Grand Rapids Art Prize | The Geneva Convention: Grand Rapids Art Prize

Tuesday, October 14, 2014

Grand Rapids Art Prize

I just got back from a busy weekend in Grand Rapids -- we did and saw so much it's difficult to believe we fit it into only three days! I have a lot to post about, but I'm going to start with the one thing that we devoted some time to on each of the three days: Art Prize!

Sadly, Art Prize is now over, but we got to see some amazing pieces, and I even got photos of a few of them. We started in the DeVos center on Friday evening, where I didn't bring my camera along. I saw a few that I really wish I could have captured, but I still have plenty to show you here! We had no shortage of beautiful art at the Amway Grand Plaza, UICA, Kendall College, and Meijer Gardens.

Double ondAnomala by Michele Ciribifera

Double ondAnomala by Michele Ciribifera

Gabriella by Armin Mersmann

Gabriella by Armin Mersmann

Spiral Helix by Alyson Shotz

Spiral Helix by Alyson Shotz

Weeping Willow by Joseph Krajkiewcz

Weeping Willow by Joseph Krajkiewcz

You Have Options by Christopher Yockey

You Have Options by Christopher Yockey

There were so many amazing and creative pieces from all over the world. I think there were literally thousands of entries this year -- you'd have to spend every day of Art Prize looking for them to see them all! The aesthete in me typically enjoys the pretty pieces, but in the end, I really loved a lot of the more political art we saw, including Live Free or Die, a collection of images by Dan Tague. I had reblogged them once before on my Tumblr, so it was really amazing to see them in person.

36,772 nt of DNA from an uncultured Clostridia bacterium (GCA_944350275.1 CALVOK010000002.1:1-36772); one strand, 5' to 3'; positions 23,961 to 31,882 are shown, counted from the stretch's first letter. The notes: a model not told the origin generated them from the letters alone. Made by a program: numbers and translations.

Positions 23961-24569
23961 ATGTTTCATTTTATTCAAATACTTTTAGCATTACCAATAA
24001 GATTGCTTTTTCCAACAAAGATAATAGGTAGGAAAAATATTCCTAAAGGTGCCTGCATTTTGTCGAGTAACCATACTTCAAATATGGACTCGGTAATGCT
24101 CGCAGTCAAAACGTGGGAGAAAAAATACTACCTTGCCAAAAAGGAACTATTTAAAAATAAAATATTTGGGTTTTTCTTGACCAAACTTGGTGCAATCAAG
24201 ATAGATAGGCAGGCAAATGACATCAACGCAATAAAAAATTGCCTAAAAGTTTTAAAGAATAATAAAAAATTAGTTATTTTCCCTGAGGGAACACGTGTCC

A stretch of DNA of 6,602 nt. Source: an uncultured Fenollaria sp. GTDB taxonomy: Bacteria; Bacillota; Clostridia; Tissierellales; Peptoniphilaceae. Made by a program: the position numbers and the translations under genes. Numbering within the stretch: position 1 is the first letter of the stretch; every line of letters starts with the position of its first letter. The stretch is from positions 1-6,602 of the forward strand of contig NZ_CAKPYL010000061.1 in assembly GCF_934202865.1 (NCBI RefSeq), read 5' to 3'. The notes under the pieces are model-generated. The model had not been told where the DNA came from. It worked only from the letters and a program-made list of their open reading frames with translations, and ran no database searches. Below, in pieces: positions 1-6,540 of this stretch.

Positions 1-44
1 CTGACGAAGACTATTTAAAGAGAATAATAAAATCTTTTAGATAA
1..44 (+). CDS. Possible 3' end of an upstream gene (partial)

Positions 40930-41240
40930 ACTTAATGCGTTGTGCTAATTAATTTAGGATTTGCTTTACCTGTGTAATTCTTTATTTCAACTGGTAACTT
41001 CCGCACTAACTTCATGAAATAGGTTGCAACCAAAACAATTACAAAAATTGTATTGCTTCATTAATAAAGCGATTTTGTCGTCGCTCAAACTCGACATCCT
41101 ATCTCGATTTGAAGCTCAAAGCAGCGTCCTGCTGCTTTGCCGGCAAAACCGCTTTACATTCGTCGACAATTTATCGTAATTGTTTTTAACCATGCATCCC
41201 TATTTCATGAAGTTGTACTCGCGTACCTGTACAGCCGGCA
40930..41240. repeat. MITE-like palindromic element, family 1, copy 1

Live Free or Die by Dan Tague at Art Prize

Live Free or Die by Dan Tague at Art PrizeLive Free or Die by Dan Tague at Art Prize

Live Free or Die by Dan Tague at Art Prize

Great as that was, though, I think my absolute favorite piece was also the most controversial in the entire festival: an installation entitled There's Something Happening Here . . . by Henry Brimmer. It was easily the most difficult piece to photograph, but the message it sent was so incredibly powerful. Walking around downtown, you could look overhead and see the silhouettes of armed men on the rooftops.

There's Something Happening Here by Henry Brimmer at Art Prize

The artist feels that there is "No explanation required" and I am inclined to agree. It sent shivers down my spine, but if you're looking for art that sparks debate and has the potential to start dialogue about real issues, you need look no further. I only wish they could stay there as a permanent reminder and call to action.

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